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Mainstream, Vol XLVIII, No 8, February 13, 2010

Season of Goof-ups

Thursday 18 February 2010, by Humra Quraishi

Call this a season of goof-ups. Yes, one after another. If those goof-ups from R.K. Pachauri manned TERI and IPCC don’t seem to end, there is this one from the Union Ministry of Women and Child Welfare. With that full-blown advertise-ment carrying, besides others, a former Pakistani Air Force chief’s picture. Presumably one of those blunders which could see a couple of heads rolling. But what’s bothering me is: how do these full-page government advertise-ments help in curbing crimes? This particular one is meant to focus attention on female foeticide. Those disturbing, if not alarming, facts and figures centring around this crime cannot be washed clear or pushed under those dusty carpets, simply by inserting these advertisement. No, I can’t grasp the rationale. I can’t connect or, say, can’t see the connection. To control female foeticide you have to strike much harder; otherwise these murders of the unborn would continue. After all, it is one of those practices that’s been going on, unabated and unchecked, even in the middle class set-ups and in the so-called literate segments. Will Minister Krishna Tirath manning this Ministry explain how inserting these advertisements would control the killings and murder of the unborn female child!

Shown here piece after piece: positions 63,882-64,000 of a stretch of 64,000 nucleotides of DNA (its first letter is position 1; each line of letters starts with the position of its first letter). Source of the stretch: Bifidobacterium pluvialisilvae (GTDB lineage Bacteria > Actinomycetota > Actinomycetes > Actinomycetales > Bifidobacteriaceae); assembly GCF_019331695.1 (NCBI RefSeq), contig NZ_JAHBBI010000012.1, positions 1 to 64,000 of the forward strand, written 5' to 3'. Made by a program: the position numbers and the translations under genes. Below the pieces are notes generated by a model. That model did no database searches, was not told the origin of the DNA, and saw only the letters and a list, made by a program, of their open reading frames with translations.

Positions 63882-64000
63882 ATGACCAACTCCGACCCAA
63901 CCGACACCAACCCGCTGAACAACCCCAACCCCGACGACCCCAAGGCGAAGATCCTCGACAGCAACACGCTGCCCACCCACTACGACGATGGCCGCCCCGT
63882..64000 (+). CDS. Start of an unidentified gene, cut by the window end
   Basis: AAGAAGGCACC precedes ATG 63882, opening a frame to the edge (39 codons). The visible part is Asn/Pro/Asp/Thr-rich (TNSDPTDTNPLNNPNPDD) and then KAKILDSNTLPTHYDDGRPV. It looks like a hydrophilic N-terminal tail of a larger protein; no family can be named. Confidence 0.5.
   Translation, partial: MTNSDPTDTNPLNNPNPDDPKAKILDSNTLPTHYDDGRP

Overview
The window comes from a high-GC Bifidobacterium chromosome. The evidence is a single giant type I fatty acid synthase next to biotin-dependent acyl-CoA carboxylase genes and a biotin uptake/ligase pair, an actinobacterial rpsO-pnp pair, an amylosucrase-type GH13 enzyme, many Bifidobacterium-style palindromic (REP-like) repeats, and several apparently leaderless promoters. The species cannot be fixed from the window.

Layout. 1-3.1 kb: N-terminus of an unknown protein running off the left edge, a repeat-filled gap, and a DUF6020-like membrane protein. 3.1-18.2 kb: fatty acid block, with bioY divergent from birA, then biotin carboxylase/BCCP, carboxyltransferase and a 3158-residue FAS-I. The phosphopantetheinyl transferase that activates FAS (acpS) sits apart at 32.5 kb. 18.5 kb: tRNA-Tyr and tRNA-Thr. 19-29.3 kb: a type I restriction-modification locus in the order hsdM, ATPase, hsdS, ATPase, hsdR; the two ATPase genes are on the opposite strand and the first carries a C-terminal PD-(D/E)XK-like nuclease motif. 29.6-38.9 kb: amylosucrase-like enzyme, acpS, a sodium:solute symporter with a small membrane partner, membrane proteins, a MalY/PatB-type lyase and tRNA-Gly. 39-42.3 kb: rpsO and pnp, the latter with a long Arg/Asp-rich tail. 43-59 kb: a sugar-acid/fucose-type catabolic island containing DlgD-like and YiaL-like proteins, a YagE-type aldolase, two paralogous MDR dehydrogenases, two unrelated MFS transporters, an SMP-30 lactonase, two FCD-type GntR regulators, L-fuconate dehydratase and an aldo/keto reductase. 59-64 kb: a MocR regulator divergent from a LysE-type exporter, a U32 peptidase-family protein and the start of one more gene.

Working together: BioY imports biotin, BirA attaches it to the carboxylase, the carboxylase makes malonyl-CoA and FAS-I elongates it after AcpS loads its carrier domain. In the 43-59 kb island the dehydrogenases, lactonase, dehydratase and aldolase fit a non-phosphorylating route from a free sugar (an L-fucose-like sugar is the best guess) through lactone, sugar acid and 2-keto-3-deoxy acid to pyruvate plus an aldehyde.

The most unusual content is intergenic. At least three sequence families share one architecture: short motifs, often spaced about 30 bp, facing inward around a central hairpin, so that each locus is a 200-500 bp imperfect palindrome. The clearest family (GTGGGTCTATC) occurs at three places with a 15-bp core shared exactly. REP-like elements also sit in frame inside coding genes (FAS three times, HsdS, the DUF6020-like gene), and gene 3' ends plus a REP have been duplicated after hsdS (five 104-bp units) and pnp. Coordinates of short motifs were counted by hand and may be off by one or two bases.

And another goof-up could be on the Padma awards front, with controversial hotelier Sant Singh Chatwal being one of those who has been bestowed with one. Don’t want to sound cynical but let me offload this rather disturbing thought or call it one of those ongoing thoughts —that is, that entire charisma around these awards seems to be ebbing. After all, it’s just those big names of the well-established living in prime locales and metros that find a mention. Why doesn’t the establishment unearth the unsung living in far-flung sectors. I’m hundred per cent certain that there’s enough talent and a whole list of genuine doers, but the only hurdle seems that their public relations and networking isn’t good or it could be that they want to work quietly and undisturbed, far away from gaudy frills. Awards and governmental recognition don’t seem to attract them, that is, the genuine doers and heroes of the country…

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